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Plaza 447 Office Condominium Association, Inc. v. Petrocco

A-5324-02T5 (N.J. Super. App. Div. 2004) (Unpublished)

CONDOMINIUMS; PETS—Where a condominium’s rules prohibit dogs, “keeping” a dog includes situations where a dog is kept in a condominium only a few days a week and only during office hours.

In 1987, a doctor purchased an office condominium. Shortly thereafter, his office manager began to bring her dog to work on a daily basis. The dog was then used to advertise and promote the doctor’s practice. In 1988, another condominium unit owner complained about the dog urinating in the hallways. The original dog died in 1989, but the office manager continued to bring other dogs to the office. In September 1998, another condominium owner brought a complaint to the condominium association about a barking dog. The association fined the doctor.

The association’s bylaws prohibited dogs. They were in effect in 1987 when the doctor purchased his unit and he was aware of the prohibition. Nonetheless, the doctor maintained that he had not “kept” a dog in his unit because he did not own the dog, and because the dog was only present during office hours. He also argued that the doctrines of laches, estoppel, and waiver precluded the association from invoking the bylaws after years of the dogs’ presence in the condominium.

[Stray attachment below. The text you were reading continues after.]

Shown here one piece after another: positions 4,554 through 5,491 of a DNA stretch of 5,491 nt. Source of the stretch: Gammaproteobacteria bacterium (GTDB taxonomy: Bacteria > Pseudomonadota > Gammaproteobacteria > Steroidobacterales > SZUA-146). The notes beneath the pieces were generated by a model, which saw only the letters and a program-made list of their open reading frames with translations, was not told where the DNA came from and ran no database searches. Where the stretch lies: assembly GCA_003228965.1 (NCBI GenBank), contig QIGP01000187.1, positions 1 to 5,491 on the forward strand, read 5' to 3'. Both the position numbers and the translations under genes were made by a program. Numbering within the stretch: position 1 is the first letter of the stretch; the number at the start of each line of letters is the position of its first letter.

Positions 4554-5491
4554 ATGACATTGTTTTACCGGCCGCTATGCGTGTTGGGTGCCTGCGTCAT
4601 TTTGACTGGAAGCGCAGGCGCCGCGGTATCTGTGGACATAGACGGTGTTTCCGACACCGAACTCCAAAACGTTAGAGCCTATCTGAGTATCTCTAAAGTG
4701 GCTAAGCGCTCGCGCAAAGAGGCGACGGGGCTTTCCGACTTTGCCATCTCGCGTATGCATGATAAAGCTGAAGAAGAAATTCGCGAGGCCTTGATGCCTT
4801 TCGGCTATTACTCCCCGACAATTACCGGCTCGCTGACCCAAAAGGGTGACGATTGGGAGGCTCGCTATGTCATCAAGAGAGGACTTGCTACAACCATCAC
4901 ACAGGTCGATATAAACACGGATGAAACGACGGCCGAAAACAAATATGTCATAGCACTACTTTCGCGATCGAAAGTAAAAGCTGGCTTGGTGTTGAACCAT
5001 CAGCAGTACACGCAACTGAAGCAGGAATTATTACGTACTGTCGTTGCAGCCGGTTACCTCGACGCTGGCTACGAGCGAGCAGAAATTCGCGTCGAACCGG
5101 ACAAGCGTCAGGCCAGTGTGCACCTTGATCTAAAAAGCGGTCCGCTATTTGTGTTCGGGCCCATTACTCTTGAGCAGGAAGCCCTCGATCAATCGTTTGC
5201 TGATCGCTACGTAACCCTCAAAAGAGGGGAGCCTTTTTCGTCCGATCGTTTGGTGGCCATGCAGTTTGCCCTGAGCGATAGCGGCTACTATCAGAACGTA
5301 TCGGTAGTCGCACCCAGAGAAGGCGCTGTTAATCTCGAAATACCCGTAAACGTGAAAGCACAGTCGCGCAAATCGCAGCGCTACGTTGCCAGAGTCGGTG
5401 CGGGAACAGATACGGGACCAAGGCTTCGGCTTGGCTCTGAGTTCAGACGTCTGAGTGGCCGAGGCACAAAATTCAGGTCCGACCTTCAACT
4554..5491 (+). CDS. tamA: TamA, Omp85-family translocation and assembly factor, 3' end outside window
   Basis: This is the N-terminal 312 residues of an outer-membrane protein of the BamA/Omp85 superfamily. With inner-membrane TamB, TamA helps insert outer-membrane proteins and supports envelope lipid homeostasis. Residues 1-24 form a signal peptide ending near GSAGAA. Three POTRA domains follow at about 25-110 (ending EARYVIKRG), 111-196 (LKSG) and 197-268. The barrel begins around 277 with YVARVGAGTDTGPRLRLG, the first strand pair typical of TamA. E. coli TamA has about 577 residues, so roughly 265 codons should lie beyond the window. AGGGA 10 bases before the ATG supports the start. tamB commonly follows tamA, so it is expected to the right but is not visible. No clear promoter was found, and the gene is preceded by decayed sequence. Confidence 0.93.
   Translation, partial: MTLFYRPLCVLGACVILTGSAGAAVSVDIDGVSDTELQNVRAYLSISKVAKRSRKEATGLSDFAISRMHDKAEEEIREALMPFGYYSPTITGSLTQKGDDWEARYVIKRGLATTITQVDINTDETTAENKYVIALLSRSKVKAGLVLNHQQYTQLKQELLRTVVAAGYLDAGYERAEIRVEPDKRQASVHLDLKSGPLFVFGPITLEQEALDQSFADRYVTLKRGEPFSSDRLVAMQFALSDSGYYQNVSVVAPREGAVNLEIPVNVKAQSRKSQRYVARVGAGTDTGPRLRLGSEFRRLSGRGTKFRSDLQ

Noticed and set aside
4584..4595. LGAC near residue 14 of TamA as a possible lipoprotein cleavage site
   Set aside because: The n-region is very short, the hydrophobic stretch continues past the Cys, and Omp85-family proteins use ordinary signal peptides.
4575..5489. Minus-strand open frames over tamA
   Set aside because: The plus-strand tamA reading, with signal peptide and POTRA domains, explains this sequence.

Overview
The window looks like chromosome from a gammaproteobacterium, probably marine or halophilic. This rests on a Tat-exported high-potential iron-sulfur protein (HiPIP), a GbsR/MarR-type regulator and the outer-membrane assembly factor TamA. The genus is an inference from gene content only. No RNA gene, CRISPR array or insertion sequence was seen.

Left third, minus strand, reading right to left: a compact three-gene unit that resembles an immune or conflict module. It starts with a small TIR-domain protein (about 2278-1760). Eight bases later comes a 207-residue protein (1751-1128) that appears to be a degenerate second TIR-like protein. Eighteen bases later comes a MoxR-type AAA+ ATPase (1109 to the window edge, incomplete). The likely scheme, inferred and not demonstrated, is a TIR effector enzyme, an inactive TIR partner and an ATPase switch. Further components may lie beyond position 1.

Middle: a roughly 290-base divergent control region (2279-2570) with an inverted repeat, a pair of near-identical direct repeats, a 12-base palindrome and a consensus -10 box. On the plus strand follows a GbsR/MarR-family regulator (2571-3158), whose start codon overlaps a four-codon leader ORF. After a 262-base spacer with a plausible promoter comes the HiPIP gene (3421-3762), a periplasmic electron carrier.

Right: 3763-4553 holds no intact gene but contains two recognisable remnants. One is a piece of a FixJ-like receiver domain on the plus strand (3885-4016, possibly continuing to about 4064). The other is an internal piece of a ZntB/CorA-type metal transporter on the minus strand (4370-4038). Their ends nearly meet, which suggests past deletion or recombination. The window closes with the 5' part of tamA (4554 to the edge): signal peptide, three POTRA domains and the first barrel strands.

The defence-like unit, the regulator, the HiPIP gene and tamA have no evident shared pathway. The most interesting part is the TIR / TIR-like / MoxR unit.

The lower court concluded that the doctor had in fact “kept” the dog, since it was on the premises continually for thirteen years, for at least three days per week. It rejected the doctor’s arguments because he failed to show detrimental reliance upon a false representation; because the association did not intentionally relinquish a known right; and because the doctor knew his actions were prohibited but that he had “got[ten] away with it for a long period of time.” The lower court concluded that, as a matter of equity, the need to enforce the bylaws was far greater than the doctor’s claim of waiver, if the claim was valid to begin with. The Appellate Division agreed with the lower court’s analysis.

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